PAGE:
Grilled Spatchcock Chicken (Recipe Review)

One of the very first recipes I had to develop when I joined the Kitchn team was a whole grilled turkey. Living in California means I have pleasant grilling weather almost all year round. But I’m not going to lie — I was a little intimidated by the idea of ​​cooking a bird of that size on a grill, especially for such a food-centric holiday as Thanksgiving.

But after wrestling a few turkeys on the grill and undergoing some trial and error, I was soon convinced that this is one of the quickest and tastiest ways to cook a whole bird. Are you coming to my house for Thanksgiving? You can count on being served juicy turkey completely cooked on a grill, complete with crispy skin!

Besides being incredibly delicious, here are the reasons why I love grilling turkey for Thanksgiving.

The only downside to a grilled turkey is that you don’t have drips to make a gravy. But in my opinion this is not a deal breaker. Our make-ahead gravy is a tasty option that doesn’t require you to roast a whole bird.

How do you make a grilled spatchcock turkey?

A really good grilled turkey isn’t just a whole turkey on the grill. By first cutting the turkey in half, the turkey can be immediately divided into dark meat and white meat. This is called spatchcocking, but not in the normal sense. Argentinian-style spatchcocking, my preferred method for a turkey, doesn’t cut along the bird’s spine (turkeys are too big to cut through here with regular kitchen scissors). Instead, cut the thin ribs along the side of the bird before pulling the pieces apart (it kind of looks like a frog!). Rub the turkey with a dry brine, then forget about it until you’re ready to grill.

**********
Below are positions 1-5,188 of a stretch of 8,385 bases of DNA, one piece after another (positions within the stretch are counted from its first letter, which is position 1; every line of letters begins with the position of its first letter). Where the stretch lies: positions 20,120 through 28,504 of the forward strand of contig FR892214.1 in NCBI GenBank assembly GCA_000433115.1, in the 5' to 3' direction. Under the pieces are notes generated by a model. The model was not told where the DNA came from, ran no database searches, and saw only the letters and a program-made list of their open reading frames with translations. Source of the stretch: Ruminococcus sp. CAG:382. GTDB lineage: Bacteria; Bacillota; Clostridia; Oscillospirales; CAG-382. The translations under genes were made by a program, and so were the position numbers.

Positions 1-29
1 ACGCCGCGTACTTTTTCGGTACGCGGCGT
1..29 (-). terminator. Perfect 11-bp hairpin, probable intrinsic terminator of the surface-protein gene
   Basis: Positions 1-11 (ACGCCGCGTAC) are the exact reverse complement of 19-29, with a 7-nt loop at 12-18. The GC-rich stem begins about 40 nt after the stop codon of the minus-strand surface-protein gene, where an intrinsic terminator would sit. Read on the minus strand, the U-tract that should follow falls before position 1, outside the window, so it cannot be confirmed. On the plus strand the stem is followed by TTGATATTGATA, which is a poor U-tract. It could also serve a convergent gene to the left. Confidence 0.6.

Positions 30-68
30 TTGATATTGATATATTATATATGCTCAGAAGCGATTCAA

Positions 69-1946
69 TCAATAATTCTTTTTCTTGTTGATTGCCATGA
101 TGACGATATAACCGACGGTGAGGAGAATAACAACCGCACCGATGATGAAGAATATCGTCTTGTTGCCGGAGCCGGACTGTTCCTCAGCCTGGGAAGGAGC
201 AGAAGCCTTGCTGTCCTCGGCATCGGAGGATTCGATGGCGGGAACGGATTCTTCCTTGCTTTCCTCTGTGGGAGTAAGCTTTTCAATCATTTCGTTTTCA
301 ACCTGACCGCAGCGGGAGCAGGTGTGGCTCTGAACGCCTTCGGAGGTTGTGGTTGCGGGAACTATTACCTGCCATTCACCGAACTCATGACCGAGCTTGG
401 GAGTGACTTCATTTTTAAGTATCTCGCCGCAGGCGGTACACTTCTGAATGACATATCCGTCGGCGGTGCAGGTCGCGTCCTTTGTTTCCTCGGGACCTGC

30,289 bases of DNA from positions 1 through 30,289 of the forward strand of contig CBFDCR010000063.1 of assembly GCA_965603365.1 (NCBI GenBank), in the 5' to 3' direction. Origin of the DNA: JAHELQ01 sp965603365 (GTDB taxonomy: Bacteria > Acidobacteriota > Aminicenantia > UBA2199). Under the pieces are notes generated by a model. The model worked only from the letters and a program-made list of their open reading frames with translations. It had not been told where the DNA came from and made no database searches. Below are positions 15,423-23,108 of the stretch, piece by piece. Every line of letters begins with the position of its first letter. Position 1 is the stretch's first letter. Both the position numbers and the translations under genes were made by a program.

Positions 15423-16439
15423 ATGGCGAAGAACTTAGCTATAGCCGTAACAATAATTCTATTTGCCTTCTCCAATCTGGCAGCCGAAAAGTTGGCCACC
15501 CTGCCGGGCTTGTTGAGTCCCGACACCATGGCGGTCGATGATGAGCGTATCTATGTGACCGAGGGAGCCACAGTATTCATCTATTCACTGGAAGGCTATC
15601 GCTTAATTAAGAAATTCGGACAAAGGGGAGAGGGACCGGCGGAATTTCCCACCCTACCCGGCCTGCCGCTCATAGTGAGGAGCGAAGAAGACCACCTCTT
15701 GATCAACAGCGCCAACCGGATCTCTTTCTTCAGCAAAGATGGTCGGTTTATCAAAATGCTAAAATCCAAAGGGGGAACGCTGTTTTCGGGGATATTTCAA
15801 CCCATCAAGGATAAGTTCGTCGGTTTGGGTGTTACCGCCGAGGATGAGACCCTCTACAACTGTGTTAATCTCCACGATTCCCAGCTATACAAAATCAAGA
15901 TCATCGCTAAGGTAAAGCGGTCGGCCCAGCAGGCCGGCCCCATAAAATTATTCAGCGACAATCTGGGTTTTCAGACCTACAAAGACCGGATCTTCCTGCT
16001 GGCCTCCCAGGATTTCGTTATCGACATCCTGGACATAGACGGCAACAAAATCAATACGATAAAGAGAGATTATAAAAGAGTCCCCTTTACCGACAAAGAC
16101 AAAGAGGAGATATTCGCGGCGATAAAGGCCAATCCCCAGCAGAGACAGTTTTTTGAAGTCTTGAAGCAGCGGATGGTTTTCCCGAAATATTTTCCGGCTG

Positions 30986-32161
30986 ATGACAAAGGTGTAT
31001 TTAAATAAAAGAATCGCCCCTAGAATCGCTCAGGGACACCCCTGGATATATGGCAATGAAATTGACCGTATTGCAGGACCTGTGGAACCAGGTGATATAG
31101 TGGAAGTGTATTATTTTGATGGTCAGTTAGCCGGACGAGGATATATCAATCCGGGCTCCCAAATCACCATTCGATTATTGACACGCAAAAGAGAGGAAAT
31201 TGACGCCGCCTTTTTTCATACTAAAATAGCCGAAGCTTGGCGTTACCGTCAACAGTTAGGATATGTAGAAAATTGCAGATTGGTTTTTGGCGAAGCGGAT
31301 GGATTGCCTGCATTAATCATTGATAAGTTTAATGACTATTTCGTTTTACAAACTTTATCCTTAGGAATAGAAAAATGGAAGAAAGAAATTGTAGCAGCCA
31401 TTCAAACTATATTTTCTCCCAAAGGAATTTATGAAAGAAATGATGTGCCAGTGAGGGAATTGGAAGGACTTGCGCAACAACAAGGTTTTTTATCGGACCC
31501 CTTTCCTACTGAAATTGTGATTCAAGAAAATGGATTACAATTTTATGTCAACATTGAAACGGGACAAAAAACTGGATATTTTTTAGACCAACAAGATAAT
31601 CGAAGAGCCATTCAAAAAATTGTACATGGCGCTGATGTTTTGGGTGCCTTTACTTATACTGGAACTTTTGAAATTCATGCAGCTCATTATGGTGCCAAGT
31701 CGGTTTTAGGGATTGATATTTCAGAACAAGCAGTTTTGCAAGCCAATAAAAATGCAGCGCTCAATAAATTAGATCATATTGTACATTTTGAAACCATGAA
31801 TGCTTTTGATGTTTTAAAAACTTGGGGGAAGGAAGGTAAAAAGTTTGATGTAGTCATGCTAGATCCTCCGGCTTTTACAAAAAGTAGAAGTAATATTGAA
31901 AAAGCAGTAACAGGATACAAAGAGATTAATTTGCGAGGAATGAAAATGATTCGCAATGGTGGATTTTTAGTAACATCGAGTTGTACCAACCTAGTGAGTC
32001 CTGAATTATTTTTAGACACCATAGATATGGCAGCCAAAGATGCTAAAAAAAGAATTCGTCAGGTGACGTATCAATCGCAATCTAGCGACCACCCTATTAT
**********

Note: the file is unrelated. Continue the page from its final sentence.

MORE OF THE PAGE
When it’s turkey time, heat up the grill and tuck some butter under the skin. Start cooking the dark meat first, as it will take longer, about 20 minutes. Then add the breast part and grill, basting with melted butter every 20 minutes, until both parts are done, about 1 hour 40 minutes in total for a 12 to 15 pound bird.

Let the turkey rest, then cut it out (it’s so much easier because it’s already in two parts) and arrange on a platter. Finally, eat and enjoy, celebrate the fact that there is no big casserole or rack to clean in the sink!

If you’re making grilled spatchcock turkey, a few tips

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